The idea to feature Johnny Cash’s At Folsom Prison came shortly after that; it’s universally one or two on every “Best Country Album Ever” list on the internet, it saved Johnny’s career, and it really broke country through to the rock audience in the late ’60s in a way no one ever thought was possible. It made him the Man in Black, and it made so many things happen. There is no outlaw country without this record; there’s no Merle, Willie, Waylon, Sturgill, no Garth Brooks being arguably the biggest performer of the ’90s, no alt-country rebelling against the genre’s norms, no Taylor Swift, if Johnny Cash doesn’t walk into Folsom and record this album. In a lot of ways, it’s the pivotal building block for the music since 1968, and it made too much sense for it to be the building block for our subscription: Every record that follows At Folsom Prison, whether it’s VMP Country album 2, or VMP Country album 100, will owe a debt to At Folsom Prison.

And on top of that, when I sat down to write the liner notes for this, and listening to this album and thinking about it with new ears, I spent a lot of time thinking about what it must have been like for an inmate of Folsom Prison in the late ’60s to have this experience of being ushered into the cafeteria to watch this performance. There’s some amount of cynicism that you think of the prison, through a 2021 lens, that Cash was maybe there to use the prison as a prop or something, but like right now, people in jail are basically just ignored, if they’re thought of at all. Society sets you up to just willfully forget that we have millions of people in this country being basically warehoused, and often these inmates are not being treated with the respect and dignity they deserve. And Johnny Cash deciding to make his album there was as much about it being a shot-in-the-arm for his career as it was being able to humanize these people he clearly related to, and saw himself in. He drank their water, sang songs they could relate to, and genuinely hoped to connect with them. The fact that Merle Haggard came out of an earlier prison concert a reformed man wasn’t bluster: Johnny Cash cared for and respected the inmates he performed for, and they could feel that in a real way.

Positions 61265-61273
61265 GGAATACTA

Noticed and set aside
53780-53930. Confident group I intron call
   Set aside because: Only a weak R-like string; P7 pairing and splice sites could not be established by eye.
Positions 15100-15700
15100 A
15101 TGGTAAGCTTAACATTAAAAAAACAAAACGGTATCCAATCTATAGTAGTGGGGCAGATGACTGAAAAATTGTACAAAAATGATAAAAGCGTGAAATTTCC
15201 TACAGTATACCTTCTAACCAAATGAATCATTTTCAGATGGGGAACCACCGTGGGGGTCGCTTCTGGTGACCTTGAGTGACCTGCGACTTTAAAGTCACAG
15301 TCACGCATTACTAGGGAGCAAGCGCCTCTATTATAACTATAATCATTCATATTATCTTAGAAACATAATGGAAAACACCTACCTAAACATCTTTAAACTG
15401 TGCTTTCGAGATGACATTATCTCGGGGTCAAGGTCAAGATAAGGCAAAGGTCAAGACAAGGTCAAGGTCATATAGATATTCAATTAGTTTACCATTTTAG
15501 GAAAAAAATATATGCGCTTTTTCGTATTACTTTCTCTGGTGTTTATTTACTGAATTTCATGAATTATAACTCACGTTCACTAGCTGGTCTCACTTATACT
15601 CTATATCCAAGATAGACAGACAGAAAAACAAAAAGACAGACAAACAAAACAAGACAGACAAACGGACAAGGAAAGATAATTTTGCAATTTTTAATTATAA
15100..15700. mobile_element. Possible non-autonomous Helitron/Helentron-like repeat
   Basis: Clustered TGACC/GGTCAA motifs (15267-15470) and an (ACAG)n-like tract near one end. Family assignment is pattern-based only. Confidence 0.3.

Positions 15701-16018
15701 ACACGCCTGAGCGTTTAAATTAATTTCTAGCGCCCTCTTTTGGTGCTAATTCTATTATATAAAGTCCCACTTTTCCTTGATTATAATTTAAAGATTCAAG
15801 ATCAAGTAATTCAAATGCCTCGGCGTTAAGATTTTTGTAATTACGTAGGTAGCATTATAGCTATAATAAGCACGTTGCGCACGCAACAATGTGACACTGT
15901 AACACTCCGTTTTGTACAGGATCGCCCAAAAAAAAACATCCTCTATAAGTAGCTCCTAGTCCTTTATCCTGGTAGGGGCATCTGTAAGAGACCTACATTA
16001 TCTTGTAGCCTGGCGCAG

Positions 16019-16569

So tell us the details here.

This one comes on exclusive color vinyl — like all VMP Country titles will — and it was remastered by Ryan Smith, and plated at QRP. It’s 180g vinyl, with a tip-on jacket, and in style is pretty similar to our VMP Classics subscription. It’s also the second track to get full-time Listening Notes: Starting in April, all four subscriptions will come with their own unique booklet, and this one does as well. Everyone who gets Johnny Cash will also get a Vinyl Me, Pardner bandana, which is the nickname I gave to this subscription in like 2017, as a way to pay homage to that (laughs).

Can you give us any hint of future Records of the Month in VMP Country?

Internally, I’ve talked of the first four albums as part of like a VMP Country extended universe: all of the first four albums really speak to each other like they’re the Thor movie leading up to Avengers or something. They all connect in ways that are both obvious and not, even though they are from different eras and different performers. We’re excited to announce the next three when we announce our April through June Records of the Month with all the other tracks. And then, after the first four, we have a lot of different albums I’m really excited about that I will not share here. We look forward to presenting all of the different spectrums of country music through VMP Country: stone-cold classics, deep-cut gems, out-of-print rarities, and new releases.